Page Two

Welcome to summer in the new Austin.

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Old and new residents alike are sick to death of hearing how much better Austin was in the old days. I'm not offering up any lament here but just noting how it used to be that nothing happened in Austin during the summer. You could count on the slowdown, your energy slowed to match the speed of heat. Now, of course, summer is just like the rest of the year, only hotter (and not even so much that lately). This past Monday really brought that home. July 3 was a shockingly normal work day, positioned as it was in the middle of a potential four-day weekend. Instead of essentially dead, the city was alive and working. Take that as a warning sign. August -- once the laziest of months -- is going to be exploding with activity.

Pay especially close attention to city government. Over the next year the city has to deal with any number of major issues that will impact Austin throughout the next century. Not the least of these is Mueller redevelopment and downtown development/redevelopment (see Mike Clark-Madison's article "Impulse Buying"). Perhaps the most serious issue facing us, the voters, will be light rail and roads. These are important decisions that will affect our future.

This council has perfected the tactic of introducing motions at the end of a process, not the beginning. The old days of council-watching are over. The city government has grown too big, events are moving much too quickly. A lot of what will be introduced in the fall will come to maturity this summer. It is more important than ever to keep an eye focused on and an awareness of the political process.

This is not an inherent criticism of the council. We are very optimistic about this council, but simply the amount of work that faces them invites concern. This city is growing and changing. A compact city means a completely different downtown. Who knew? The question isn't will the city change, but how? Still, more wrongly than rightly, council will be blamed for the massive city-defining change.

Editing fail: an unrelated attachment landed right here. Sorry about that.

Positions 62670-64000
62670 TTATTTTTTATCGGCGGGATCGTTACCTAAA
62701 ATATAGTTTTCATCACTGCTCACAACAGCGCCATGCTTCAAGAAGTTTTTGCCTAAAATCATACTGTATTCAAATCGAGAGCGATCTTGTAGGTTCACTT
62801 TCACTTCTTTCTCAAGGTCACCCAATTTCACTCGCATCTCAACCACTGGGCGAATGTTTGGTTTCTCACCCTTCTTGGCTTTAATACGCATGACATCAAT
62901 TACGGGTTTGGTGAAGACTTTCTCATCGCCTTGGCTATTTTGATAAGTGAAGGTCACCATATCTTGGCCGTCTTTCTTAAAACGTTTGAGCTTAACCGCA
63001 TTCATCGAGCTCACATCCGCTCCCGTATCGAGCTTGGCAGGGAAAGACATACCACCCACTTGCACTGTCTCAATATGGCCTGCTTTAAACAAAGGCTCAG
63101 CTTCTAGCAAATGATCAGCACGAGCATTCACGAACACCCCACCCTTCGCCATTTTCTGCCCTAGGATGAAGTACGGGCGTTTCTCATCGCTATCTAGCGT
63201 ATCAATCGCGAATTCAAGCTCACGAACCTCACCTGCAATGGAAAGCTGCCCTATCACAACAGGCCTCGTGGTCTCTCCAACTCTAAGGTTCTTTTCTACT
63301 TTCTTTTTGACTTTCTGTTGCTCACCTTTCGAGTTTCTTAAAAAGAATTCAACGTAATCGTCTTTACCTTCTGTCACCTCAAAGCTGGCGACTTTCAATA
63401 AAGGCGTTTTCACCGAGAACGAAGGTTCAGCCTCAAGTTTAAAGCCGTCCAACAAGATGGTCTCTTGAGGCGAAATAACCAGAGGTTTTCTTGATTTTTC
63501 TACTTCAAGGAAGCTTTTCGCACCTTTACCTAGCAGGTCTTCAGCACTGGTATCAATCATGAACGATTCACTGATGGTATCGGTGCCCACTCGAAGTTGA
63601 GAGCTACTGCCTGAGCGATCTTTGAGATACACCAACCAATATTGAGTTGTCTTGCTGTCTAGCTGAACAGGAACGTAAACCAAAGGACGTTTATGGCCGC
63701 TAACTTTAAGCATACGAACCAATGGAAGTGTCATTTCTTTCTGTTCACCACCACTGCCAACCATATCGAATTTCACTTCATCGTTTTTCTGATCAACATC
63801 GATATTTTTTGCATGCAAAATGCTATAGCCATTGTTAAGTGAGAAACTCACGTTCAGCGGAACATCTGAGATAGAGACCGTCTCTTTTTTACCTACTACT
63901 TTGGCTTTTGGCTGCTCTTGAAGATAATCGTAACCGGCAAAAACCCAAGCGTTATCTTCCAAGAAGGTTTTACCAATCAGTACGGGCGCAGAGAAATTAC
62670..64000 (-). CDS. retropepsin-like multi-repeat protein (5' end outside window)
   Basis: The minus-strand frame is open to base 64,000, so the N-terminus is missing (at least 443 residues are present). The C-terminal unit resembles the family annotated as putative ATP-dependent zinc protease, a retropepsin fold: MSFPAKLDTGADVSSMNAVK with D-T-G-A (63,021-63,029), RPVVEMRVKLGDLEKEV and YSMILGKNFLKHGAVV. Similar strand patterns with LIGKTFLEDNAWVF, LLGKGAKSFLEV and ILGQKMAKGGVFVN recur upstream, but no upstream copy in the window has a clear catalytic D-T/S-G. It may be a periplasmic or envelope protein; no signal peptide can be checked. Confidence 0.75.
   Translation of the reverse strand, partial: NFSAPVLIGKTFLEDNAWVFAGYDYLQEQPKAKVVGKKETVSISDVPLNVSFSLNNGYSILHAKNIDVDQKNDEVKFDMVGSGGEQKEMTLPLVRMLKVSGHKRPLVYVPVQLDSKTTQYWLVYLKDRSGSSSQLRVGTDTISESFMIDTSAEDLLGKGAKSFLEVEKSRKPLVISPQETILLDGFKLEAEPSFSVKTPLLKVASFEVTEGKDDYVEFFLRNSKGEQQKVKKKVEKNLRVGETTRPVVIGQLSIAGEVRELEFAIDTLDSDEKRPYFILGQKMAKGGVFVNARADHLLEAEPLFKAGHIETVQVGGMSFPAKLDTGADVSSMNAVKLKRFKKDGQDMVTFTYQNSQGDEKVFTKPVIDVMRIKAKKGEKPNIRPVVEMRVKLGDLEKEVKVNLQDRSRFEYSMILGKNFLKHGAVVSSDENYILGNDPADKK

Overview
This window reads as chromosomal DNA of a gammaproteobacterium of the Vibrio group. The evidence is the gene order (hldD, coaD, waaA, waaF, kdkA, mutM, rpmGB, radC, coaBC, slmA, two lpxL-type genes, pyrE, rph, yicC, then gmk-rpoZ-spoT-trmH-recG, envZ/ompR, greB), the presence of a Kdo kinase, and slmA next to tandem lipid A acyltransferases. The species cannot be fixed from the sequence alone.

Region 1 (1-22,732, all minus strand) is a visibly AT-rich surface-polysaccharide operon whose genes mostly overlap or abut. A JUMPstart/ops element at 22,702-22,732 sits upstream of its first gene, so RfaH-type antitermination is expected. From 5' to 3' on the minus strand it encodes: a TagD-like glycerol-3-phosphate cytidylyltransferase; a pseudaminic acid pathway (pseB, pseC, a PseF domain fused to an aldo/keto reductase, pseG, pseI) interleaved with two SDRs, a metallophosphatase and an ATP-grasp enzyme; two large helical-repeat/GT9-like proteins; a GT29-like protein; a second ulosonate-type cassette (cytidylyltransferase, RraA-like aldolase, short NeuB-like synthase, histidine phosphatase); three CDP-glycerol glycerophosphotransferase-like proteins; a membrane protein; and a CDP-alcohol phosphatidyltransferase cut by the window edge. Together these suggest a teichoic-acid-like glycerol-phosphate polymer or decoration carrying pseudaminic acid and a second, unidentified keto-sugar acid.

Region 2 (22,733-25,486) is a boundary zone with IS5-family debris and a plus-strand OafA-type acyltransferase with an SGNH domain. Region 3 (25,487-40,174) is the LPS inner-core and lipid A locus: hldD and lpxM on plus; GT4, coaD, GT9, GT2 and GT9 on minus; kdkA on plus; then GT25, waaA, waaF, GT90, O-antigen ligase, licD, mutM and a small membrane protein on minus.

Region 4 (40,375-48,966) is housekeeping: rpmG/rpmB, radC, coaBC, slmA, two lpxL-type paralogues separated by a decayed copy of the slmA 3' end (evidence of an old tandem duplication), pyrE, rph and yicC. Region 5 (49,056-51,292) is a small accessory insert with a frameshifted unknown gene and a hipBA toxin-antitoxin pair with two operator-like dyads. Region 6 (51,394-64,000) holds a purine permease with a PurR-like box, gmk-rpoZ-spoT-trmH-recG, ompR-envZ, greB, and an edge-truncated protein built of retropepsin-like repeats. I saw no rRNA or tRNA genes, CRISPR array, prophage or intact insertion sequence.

Wanting to move ahead, the Watson council will enthusiastically dig into this massive amount of work, of not just decision-making but also vision-defining. One can't help but think that so many decisions being made so quickly is bound to be a flawed process. Clark-Madison's article illustrates the problem with done-deal legislating. Welcome to the summer -- in the new Austin, the new season is the same as the old one.

Letters, we got letters. We try to print most of them, and probably 85% end up running. We do not print open letters to the community, complete versions of letters censored by the Statesman, letters about articles in and/or issues raised by the Statesman, letters sent to every publication for which the author can find an address, explanations from guests of the American prison system as to why they are innocent, even a small percent of the letters we get attacking capital punishment (see mass mailings sub-clause above), endlessly long letters about how you were done wrong by the system. We are delighted by letters about the Chronicle or about issues we consistently addresses. Whether you love us or hate us, the dialogue is the thing. So let's get to it. end story

A note to readers: Bold and uncensored, The Austin Chronicle has been Austin’s independent news source for over 40 years, expressing the community’s political and environmental concerns and supporting its active cultural scene. Now more than ever, we need your support to continue supplying Austin with independent, free press. If real news is important to you, please consider making a donation of $5, $10 or whatever you can afford, to help keep our journalism on stands.

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